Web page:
EU transport ministers in Brussels on March 22, 2012  agreed on a €31.7-billion EU plan to remove cross-border bottlenecks, upgrading infrastructure, and streamlining cross-border transport operations  Europe’s Transeuropean Network for Transport, TEN T . The new TEN T Guidelines also include important  references to the need for infrastructure for alternative fuels

Siim Kallas, European Commissioner for Transport, said that although discussions on financing through the so-called Connecting Europe Facility CEF would still need tough discussion, the deal was “a very important achievement” that would s, tart to move Europe away from a patchwork of national networks towards a pan-European hub.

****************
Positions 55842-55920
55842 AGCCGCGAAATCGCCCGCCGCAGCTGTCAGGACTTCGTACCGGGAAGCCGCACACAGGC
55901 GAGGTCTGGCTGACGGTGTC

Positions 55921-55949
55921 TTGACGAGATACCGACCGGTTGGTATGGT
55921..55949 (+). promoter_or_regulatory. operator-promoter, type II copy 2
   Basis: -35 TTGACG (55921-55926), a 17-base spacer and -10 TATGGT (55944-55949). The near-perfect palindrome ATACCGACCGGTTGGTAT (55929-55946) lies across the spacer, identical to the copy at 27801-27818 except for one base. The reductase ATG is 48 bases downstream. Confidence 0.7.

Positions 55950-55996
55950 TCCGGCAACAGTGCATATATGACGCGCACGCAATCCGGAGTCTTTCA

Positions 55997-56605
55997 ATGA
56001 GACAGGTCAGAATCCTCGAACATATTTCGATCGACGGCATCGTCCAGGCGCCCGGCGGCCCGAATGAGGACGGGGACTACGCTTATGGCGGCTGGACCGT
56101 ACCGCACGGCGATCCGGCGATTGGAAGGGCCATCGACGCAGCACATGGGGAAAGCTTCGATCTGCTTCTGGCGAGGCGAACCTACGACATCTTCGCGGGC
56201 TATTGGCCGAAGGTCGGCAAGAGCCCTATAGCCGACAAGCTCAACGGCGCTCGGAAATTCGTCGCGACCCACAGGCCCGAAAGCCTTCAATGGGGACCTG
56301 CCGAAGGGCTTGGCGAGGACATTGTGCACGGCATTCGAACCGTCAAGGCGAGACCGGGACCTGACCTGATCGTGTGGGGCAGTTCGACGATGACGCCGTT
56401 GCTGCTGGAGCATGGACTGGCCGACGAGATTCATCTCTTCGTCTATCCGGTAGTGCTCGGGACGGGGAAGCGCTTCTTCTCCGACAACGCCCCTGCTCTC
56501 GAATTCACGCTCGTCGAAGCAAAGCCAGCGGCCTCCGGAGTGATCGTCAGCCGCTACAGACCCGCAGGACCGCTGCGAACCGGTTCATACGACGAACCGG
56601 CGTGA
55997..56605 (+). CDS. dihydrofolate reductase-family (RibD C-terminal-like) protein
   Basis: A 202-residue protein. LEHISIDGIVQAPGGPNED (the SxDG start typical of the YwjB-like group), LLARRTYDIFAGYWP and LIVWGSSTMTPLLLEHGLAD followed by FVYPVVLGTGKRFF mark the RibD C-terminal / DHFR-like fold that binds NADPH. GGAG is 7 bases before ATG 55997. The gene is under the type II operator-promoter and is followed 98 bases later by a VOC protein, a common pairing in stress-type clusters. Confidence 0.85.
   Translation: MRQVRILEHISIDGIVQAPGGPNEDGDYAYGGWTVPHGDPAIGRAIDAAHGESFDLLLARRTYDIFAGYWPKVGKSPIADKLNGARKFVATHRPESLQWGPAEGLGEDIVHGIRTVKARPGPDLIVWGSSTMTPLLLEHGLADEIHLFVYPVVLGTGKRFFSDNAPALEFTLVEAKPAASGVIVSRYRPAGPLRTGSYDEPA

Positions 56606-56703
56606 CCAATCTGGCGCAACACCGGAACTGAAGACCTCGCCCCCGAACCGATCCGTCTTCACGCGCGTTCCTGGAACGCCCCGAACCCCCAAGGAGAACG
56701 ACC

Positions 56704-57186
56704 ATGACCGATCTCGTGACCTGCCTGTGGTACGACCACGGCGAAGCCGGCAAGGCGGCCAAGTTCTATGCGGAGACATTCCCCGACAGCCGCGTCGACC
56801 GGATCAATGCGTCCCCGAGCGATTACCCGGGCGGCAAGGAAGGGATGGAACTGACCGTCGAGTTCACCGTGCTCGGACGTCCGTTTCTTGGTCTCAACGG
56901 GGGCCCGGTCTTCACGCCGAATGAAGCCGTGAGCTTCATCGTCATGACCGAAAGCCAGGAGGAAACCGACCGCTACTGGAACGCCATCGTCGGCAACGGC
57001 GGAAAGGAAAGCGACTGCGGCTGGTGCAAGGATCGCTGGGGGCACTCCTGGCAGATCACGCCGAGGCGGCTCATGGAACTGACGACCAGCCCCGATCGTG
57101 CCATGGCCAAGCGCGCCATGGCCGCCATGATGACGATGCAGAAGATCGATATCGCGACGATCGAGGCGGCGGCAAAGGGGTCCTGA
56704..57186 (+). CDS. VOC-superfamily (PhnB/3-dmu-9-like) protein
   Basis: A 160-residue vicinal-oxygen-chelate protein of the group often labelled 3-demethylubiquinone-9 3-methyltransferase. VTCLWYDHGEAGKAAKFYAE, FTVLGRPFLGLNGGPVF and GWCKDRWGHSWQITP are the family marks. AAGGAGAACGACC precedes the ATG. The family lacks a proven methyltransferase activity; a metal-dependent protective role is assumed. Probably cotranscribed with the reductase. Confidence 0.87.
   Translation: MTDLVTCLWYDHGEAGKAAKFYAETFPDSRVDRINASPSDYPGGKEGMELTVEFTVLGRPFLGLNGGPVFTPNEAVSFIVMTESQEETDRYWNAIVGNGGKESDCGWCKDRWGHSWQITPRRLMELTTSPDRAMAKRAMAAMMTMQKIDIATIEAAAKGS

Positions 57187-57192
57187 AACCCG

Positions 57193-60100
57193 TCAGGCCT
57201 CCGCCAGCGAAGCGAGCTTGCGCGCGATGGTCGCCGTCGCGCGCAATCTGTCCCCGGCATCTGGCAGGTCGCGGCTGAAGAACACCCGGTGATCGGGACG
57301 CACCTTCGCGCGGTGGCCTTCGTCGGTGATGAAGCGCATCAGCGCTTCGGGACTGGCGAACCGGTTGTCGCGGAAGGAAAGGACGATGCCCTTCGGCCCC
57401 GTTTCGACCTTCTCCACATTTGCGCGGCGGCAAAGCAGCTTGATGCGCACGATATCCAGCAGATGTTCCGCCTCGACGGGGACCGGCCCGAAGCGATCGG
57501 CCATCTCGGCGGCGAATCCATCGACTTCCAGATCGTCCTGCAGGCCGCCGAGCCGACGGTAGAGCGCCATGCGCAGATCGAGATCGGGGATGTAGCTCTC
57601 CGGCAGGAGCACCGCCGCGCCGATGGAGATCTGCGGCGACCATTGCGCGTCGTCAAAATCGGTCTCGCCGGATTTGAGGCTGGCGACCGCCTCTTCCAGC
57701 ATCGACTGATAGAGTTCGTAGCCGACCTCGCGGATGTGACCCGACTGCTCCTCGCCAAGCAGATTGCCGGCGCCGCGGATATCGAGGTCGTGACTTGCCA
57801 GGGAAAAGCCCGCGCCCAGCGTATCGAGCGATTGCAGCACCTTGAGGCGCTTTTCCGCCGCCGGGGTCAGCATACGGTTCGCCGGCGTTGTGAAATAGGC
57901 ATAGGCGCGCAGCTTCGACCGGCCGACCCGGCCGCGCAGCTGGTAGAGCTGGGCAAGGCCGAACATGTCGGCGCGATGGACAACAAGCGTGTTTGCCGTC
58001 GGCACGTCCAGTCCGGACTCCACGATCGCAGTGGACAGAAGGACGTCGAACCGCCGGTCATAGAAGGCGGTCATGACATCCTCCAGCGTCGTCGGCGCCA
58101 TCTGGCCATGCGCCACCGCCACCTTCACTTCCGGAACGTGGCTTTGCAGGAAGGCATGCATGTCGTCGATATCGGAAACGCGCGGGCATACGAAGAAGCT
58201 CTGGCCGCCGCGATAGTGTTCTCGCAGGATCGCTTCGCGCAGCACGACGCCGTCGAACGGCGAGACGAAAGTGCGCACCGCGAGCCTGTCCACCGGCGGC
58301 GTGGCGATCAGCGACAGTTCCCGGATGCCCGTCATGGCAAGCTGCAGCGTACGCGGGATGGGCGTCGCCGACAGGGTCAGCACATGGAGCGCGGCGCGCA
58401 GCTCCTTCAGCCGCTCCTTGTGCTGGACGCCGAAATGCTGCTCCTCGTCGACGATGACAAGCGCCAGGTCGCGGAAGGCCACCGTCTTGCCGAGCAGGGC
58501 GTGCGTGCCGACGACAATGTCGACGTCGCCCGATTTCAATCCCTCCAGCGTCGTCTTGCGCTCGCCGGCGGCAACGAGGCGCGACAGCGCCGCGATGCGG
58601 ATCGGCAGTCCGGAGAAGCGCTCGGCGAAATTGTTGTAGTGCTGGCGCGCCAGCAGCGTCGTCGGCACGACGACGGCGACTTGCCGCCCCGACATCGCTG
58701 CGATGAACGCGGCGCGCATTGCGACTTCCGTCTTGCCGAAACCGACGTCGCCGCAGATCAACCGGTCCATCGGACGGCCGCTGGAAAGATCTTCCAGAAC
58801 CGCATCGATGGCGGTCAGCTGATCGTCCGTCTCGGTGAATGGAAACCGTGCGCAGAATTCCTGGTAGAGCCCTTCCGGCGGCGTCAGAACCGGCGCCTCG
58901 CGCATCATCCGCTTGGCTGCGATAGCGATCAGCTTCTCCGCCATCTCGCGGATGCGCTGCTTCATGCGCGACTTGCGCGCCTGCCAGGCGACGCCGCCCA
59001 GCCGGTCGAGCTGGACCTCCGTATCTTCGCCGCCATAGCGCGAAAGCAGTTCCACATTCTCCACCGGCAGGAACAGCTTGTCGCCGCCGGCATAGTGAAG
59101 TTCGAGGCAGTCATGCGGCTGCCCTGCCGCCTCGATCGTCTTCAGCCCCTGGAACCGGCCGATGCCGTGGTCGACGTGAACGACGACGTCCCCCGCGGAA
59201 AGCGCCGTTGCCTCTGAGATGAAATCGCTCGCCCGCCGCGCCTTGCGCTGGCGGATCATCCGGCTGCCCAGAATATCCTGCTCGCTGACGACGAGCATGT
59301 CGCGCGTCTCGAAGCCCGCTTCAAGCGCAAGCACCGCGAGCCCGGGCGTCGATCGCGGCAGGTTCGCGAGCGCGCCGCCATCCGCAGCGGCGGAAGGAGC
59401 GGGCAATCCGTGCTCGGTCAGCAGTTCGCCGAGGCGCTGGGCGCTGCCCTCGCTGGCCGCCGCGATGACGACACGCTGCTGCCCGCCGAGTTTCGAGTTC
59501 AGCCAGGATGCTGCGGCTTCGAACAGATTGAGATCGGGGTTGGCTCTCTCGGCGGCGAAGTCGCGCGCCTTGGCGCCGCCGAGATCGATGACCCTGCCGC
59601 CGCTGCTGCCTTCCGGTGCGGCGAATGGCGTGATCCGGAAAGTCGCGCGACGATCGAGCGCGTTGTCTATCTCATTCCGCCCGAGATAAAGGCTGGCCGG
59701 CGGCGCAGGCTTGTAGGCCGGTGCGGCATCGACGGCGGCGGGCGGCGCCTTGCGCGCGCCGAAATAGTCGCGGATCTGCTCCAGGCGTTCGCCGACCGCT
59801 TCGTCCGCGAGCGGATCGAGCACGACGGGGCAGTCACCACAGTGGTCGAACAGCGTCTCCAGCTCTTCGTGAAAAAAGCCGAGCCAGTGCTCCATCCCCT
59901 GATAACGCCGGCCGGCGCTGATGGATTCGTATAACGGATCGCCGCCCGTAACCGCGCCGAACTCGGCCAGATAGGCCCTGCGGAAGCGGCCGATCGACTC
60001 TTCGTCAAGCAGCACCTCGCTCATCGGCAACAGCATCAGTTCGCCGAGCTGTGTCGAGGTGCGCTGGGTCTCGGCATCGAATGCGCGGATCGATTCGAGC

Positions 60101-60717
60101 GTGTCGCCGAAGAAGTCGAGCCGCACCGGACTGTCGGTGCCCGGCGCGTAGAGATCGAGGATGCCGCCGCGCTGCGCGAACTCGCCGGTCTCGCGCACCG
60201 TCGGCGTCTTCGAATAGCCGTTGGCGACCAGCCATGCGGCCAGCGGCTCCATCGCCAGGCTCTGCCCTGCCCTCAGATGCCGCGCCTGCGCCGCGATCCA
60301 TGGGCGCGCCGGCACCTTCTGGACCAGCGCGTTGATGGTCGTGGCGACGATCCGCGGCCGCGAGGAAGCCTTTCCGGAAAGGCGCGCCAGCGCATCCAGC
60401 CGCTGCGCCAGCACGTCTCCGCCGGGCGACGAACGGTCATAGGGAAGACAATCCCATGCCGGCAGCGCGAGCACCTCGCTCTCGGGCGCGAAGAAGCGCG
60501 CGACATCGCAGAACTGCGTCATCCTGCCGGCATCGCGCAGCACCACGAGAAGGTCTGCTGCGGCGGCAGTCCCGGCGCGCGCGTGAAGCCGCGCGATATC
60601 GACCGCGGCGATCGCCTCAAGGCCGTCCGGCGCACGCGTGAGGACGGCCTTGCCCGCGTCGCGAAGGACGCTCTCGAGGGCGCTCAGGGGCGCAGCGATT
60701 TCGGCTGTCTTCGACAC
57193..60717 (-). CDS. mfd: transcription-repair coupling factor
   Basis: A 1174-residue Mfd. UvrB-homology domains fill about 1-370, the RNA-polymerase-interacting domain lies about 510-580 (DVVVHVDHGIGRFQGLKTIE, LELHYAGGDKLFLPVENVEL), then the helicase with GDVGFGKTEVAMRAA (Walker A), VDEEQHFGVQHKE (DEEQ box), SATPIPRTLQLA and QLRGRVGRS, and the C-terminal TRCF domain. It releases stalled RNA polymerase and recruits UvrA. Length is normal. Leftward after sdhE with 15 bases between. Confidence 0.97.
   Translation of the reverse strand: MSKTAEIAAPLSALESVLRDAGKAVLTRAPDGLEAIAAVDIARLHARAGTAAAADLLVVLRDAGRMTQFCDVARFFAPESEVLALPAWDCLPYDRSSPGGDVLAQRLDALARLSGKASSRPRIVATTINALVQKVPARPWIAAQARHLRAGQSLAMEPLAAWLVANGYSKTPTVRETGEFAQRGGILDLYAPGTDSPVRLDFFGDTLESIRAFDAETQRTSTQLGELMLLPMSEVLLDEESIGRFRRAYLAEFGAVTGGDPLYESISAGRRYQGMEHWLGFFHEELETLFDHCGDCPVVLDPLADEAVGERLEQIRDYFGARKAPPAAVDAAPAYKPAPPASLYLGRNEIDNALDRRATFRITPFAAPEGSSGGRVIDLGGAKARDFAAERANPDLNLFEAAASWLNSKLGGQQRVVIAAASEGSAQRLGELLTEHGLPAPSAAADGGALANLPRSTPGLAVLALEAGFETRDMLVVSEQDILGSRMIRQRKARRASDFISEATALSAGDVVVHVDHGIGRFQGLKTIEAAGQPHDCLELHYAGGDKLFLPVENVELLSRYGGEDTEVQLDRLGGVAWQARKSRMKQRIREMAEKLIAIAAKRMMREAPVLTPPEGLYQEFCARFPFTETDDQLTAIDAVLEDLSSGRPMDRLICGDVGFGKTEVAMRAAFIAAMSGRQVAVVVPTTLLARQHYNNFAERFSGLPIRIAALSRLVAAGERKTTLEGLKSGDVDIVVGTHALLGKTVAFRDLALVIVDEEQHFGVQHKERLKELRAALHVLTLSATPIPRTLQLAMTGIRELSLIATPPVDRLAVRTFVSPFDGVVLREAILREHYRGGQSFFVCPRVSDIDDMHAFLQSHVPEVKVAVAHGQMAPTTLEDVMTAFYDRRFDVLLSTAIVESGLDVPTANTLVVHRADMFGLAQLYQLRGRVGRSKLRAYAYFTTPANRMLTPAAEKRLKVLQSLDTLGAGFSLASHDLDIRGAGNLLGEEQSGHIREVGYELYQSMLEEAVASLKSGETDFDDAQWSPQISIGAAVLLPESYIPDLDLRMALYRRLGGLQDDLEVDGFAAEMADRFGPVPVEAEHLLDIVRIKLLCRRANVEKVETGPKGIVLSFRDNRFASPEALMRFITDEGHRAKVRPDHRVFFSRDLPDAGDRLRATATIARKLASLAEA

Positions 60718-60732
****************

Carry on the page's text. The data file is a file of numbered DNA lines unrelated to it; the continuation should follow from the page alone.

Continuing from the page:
“Ministers have today given strong political backing for plans to build the strategic transport connections necessary to fuel Europe’s future economic growth,” he said.

The proposed regulation still needs to be approved by the European Parliament. The Commission says that “with political will” this could happen in the first half of 2013.